Source: Trinidad & Tobago”s Newsday
CUBAN oil rig Scarabeo 9 has arrived in TT, Energy Minister Kevin Ramnarine confirmed yesterday adding that he was advised by officials from Spanish energy company Repsol YPF that Scarabeo 9 arrived on Christmas Eve and the rig is currently located off the coast of Chaguaramas and is expected to remain there for a two week period for inspection. Repsol is the client of the rig.
Newsday exclusively reported on December 11 that the rig would be coming to TT while it was en route to Cuba. On December 12, a statement issued by the United States Embassy in Port-of- Spain said, “Repsol has informed the US government of its plans and invited US government officials to observe an emergency drill conducted in Trinidad related to contingency planning for the drilling.
“Repsol offered, and we accepted, the opportunity to embark the rig to inspect equipment and relevant documentation. Such actions are consistent with our ongoing efforts to minimise the possibility of a major oil spill, which would hurt US economic and environmental interests,” the Embassy continued.
Stressing that the US government is focused on protecting its environmental interests, the Embassy stated, “The drilling activity does not require US approvals and will be conducted, in large measure, by companies that do not operate in the United States.” Ramnarine said he was aware the Cubans would be sending officials to inspect the rig and Repsol personnel would be involved in that exercise.
An article in the Miami Herald on December 24, said Cuba’s plans to use this rig to explore for oil and gas continues to raise red flags.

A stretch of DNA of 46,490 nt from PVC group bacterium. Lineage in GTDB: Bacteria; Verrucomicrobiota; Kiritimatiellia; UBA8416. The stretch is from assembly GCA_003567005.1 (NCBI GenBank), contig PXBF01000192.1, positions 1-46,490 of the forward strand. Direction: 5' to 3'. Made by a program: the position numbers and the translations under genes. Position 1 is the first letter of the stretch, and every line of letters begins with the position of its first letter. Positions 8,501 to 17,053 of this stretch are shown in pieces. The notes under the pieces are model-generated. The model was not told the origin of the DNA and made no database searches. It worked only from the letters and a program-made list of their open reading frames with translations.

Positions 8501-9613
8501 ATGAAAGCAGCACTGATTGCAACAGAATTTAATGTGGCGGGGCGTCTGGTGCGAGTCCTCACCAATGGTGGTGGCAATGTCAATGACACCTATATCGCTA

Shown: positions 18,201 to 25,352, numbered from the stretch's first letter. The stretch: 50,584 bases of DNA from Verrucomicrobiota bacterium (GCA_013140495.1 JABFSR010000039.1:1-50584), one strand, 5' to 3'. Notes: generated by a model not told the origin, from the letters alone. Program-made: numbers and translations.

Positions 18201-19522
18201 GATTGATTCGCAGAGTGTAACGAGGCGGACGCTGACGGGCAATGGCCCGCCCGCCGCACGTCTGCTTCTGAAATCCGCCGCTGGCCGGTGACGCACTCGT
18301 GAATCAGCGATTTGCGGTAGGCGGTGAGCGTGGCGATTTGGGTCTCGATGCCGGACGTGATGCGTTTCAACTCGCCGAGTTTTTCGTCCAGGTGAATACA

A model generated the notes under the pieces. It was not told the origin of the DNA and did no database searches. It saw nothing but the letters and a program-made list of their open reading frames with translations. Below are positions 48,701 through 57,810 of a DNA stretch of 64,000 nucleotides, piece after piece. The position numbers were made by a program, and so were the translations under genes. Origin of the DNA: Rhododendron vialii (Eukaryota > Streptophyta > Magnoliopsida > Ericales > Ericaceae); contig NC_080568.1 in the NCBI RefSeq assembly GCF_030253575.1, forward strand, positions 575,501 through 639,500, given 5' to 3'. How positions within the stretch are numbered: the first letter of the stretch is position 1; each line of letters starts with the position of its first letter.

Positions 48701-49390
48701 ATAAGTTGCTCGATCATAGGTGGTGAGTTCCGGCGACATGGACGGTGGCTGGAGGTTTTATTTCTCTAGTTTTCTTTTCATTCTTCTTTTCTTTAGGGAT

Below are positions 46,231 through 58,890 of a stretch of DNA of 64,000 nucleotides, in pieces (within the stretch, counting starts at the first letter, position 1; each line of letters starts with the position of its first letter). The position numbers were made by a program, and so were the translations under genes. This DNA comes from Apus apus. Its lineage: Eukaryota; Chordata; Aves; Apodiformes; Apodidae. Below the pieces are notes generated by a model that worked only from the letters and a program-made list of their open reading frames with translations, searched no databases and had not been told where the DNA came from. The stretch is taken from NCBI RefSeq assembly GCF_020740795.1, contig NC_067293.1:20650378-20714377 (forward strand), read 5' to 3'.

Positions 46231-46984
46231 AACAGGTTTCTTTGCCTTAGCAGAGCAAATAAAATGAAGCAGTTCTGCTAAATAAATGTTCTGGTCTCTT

The part of the article written by Captain Melissa Bert of the US Coast Guard states: “The Scarabeo-9 drilling scenario is a reprise of Deepwater, with similar drilling depth and distance from US shores,and a worst-case discharge even higher than Macondo. An oil blowout in Cuban waters could send crude to the beaches of Florida, Georgia, and South Carolina.”
Another part of the articles said unlike British Petroleum (BP), “Repsol is not subject to US law.” “Although Repsol has a strong record, it is not accountable to US citizens in a disaster. Another cause for concern is that US sanctions against Cuba prohibit US companies from drilling in Cuba, supplying equipment to or effecting safety regulations in Cuba, or even responding to an oil spill in its waters,” the article said.
After claiming that “Cuba’s pollution response capability is unknown,” the article states that the Cuban government is currently negotiating contracts with Brazil, Russia, China and India to lease major portions of its waters.